The hand-stamp assembly line is back in full force in these strangely soothing Twitter videos, featuring top-ranked sumo stars.

The path of a sumo wrestler is a grueling one indeed. Far from being all fun and games, wrestlers are expected to follow intense training regimens, abide by strict ring rules and occasionally, even perform in the sky. (Alright, that last one is pretty rare.)

The payoff for all this hard work is a tremendous amount of prestige and respect in Japanese society, to the extent that popular samurai have to sign stacks of autograph cards in advance when they make an appearance before their clamoring fans. But these are no ordinary autographs – rather than writing their name in a pen that would look comically miniaturized in their powerful fists, sumo use the palm of their hand itself to make an ink imprint on the card. The hand-printed cards are known as tegata, and are coveted by sumo enthusiasts far and wide.

As you might imagine, the process of stamping all those cards takes a lot of time. Which is why sumo have a streamlined stamping system set up: so they can slap a hand down, stamp a card with a hand-print, then have someone switch in a new card while another staff member stacks up the stamped cards. Sorted!

[Winter Tour @Kurume City] Takuyasu stamping hand prints on shikishi (special square cards used for autographs)”

Pictured here is current ōzeki Takuyasu Akira. Ōzeki are the second-highest ranked fighters in the sumo circuit, and Takuyasu is the first wrestler born in the soon-to-end Heisei era to make the grade. There’s something charming and even a little bit jazzy about how he lays down his hand prints, only offset when his colleague doesn’t switch the card out in time.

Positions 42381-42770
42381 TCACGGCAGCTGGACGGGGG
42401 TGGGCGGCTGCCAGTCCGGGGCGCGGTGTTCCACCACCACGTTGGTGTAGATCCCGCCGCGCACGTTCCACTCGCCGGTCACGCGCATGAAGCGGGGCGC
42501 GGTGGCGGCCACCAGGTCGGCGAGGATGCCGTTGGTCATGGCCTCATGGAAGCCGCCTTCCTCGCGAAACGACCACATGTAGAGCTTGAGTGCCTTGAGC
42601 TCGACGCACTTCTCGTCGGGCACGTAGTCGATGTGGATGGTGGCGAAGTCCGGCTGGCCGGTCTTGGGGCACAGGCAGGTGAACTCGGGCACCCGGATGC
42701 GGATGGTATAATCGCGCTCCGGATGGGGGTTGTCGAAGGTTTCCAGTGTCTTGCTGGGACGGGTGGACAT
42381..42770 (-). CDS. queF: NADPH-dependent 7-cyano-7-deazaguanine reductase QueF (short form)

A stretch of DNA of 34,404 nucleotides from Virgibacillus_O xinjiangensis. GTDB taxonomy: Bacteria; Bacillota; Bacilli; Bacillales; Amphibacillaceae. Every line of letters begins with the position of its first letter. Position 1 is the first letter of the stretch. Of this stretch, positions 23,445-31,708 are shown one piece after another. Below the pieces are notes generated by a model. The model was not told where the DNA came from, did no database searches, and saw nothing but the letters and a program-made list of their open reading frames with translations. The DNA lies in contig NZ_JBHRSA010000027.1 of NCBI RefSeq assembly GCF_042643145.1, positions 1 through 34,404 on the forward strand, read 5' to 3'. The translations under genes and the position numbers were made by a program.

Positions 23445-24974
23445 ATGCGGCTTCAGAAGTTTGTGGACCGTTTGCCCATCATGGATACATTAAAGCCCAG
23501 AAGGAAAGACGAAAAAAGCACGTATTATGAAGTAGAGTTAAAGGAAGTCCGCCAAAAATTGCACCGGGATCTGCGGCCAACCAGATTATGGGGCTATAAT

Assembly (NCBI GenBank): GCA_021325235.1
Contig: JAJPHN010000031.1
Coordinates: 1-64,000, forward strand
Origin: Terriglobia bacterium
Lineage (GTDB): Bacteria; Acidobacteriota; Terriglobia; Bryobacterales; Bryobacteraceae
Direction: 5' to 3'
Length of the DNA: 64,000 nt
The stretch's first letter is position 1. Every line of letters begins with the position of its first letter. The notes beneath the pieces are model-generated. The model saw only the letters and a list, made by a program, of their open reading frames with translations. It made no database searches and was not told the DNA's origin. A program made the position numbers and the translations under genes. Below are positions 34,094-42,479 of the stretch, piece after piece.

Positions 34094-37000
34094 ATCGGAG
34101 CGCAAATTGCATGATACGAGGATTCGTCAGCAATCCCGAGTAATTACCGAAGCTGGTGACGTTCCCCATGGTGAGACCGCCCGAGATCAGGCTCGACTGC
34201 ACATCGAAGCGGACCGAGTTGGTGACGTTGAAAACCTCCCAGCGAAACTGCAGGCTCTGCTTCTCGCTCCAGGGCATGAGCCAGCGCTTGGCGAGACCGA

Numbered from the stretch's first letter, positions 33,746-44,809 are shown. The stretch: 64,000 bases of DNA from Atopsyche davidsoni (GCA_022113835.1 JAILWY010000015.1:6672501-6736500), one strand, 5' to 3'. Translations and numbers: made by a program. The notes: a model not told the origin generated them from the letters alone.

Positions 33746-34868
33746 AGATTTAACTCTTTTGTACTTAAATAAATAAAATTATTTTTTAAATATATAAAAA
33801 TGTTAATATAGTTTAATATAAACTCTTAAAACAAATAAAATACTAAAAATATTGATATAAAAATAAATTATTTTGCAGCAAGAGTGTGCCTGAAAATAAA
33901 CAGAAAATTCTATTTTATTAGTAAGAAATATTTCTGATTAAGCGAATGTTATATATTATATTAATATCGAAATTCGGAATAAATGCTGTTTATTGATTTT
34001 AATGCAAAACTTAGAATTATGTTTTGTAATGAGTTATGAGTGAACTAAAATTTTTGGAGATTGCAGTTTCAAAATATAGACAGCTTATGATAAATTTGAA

Naturally, though, the people also want to see the king of syncopated hand stamps: Hakuho. Mongolian native Hakuho Sho is an active yokozuna, the highest sumo rank available, and has held this rank for a record-busting 67 tournaments. Clearly he could hold his own in a stamp rally, too:

The videos have been a big hit on social media. Foreign fans in particular were delighted by the similarity to Street Fighter’s homegrown sumo fighter, E. Honda.

Meanwhile, Japanese fans peppered the videos with supportive comments like “super cute!” and “I’ll always be cheering for you!” Fingers crossed that one of these lucky commenters secures a signed card for themselves!

Source: Twitter/@sumokyokai (1,2)
Featured image: Twitter/@sumokyokai